NO. I find the reasoning to be very oversimplified. Territorial responses are a poor proxy for mate choice (and EPC) and ignore both the non-vocal displays involved and the important factor of female choice. The authors are correct in examining frequencies, but the proportions responding here, if they resulted in gene flow, would represent too high a rate (14% – hardly “essentially ignore”) for biological species.

NO. Right now I don’t think we really have a clear sense of whether exsertus or hypophaeus most properly belongs with the nominate group from Amazonia, or maybe more likely that neither belong with ochrolaemus. This strikes me as perhaps similar to the Schiffornis turdinus complex, where we knew that vocally there were more than 1 type, but it took a several papers and a few years to make sense of the groups. It seems very unlikely to me that the other trans-Andean forms of the ochrolaemus complex belong with the cis-Andean taxa.

2018-A-3: Transfer Geothlypis aequinoctialis chiriquensis from Masked Yellowthroat G. aequinoctialis to Olive-crowned Yellowthroat G. semiflava

YES. The data presented in the proposal seem compelling.

YES. This change seems to be well-supported by a combination of genetic (mtDNA), plumage, and behavioral traits (including song characteristics and responses to playback experiments).

YES. Playback, DNA, and geography all indicate this change.

YES. Geographic proximity + mtDNA pattern + song discrimination evidence is collectively convincing.

YES. Evidence presented is convincing, and subspecies rank is indicated by the playback trials. The genetic data may be mtDNA-only, but the results are consistent with the vocal data. Note that in Escalante et al. (2009), true aequinoctialis is distant from G. semiflava and G. “a.” chiriquensis in the tree, and that our Common Yellowthroat is closer to semiflava + chiriquensis than either is to aequinoctialis. In the face of this evidence, even limited as it is, maintaining chiriquensis as a subspecies of aequinoctialis cannot be supported.

YES. The lack of genetic difference and vocalizations, especially the response from play-back, are convincing. Separating members from this genus based on minor plumage differences is obviously a minefield, just look at the geographic variation with our own G. trichas.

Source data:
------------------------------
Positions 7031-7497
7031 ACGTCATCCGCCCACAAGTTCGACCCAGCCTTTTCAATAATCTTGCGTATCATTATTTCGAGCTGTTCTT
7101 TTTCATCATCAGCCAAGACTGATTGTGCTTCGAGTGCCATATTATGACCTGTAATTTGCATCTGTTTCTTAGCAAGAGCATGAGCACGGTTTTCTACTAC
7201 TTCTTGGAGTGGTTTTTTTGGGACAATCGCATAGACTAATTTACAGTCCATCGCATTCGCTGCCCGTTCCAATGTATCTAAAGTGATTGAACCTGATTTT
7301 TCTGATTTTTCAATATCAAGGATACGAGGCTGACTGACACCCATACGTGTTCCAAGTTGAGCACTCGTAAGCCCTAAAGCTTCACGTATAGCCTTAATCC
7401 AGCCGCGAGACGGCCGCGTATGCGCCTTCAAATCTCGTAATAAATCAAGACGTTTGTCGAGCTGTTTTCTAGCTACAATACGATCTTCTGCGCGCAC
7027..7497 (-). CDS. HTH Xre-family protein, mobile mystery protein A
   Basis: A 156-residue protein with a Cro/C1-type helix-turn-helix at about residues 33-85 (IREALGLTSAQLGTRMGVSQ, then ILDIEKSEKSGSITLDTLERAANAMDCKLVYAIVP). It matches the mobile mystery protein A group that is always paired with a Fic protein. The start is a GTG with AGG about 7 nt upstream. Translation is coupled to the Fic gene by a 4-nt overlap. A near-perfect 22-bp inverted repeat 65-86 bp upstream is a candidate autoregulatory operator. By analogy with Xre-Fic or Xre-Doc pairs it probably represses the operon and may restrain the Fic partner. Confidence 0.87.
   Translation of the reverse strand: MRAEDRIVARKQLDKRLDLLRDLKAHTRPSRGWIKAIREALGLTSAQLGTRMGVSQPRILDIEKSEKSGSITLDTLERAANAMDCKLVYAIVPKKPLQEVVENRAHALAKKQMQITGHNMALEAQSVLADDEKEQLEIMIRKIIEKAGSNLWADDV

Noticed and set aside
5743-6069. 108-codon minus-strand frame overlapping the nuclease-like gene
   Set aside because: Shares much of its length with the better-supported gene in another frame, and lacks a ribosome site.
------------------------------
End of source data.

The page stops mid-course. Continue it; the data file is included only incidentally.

YES. The head pattern appears at least as different between chiriquensis and semiflava as it does in some other yellowthroat taxa currently considered separate species, but the playback experiments and near absence of mtDNA divergence strongly suggest conspecificity of these two.

YES. Even though “only” mtDNA was used to infer a genetic relationship between chiriquensis and semiflava, the level of divergence is beyond what would be expected if the mtDNA were giving results incongruous with the real evolutionary history. I think that mtDNA is less appropriate to use with inferring species limits  in more closely related taxa, especially those with histories of rampant hybridization (e.g., gulls and probably wagtails). The mtDNA results couples with the vocal data argue persuasively that chiriquensis does not belong with aequinoctialis, and at this time is best treated as conspecific with semiflava.

YES, but somewhat reluctantly. I think the proposal is probably correct in its interpretation, but the evidence is somewhat weak. From a genetic standpoint, my concern is not that nuclear genes are not sampled, but rather that only a single individual is sampled. In a genetic study of many similar populations such as this, the possibility of a contaminated sequence to produce this pattern is non-trivial…a cross-contaminated sample with just a few mis-called basepairs in the sequence has the potential to move around this phylogeny quite a bit because every sequence will get placed somewhere. I suppose that the independent support from multiple mtDNA genes makes this less likely (or even very unlikely?), but I’d still feel better if multiple alleles were sampled.

As far as the playback experiment, I’m left feeling curious about the degree to which any, or at least some, Geothlypis yellowthroat species would respond strongly to a “yellowthroaty” song even if it wasn’t quite right. The males of most Geothlypis yellowthroats tend to be rather excitable, aggressive beasts (i.e., they rank high on the list of birds that are easily excited by “spishing”), so I’m not convinced that this experiment means much for mate choice. Overall, I am more convinced of the conclusions that can be drawn from playback experiments in cases where allopatric populations discriminate against one another but do not discriminate against a sympatric control population (i.e., splits such as the Automolus proposal in this set) than cases in which strong responses are elicited to every tested population (i.e., lumps), given that males should cast a broader net in their territory defense than females do in mate selection. In fact, Freeman and Montgomery 2017 discuss this point in the Auk paper, which is why their paper is focused on splitting taxa with high discrimination (because it is a conservative metric of species recognition), rather than the opposite.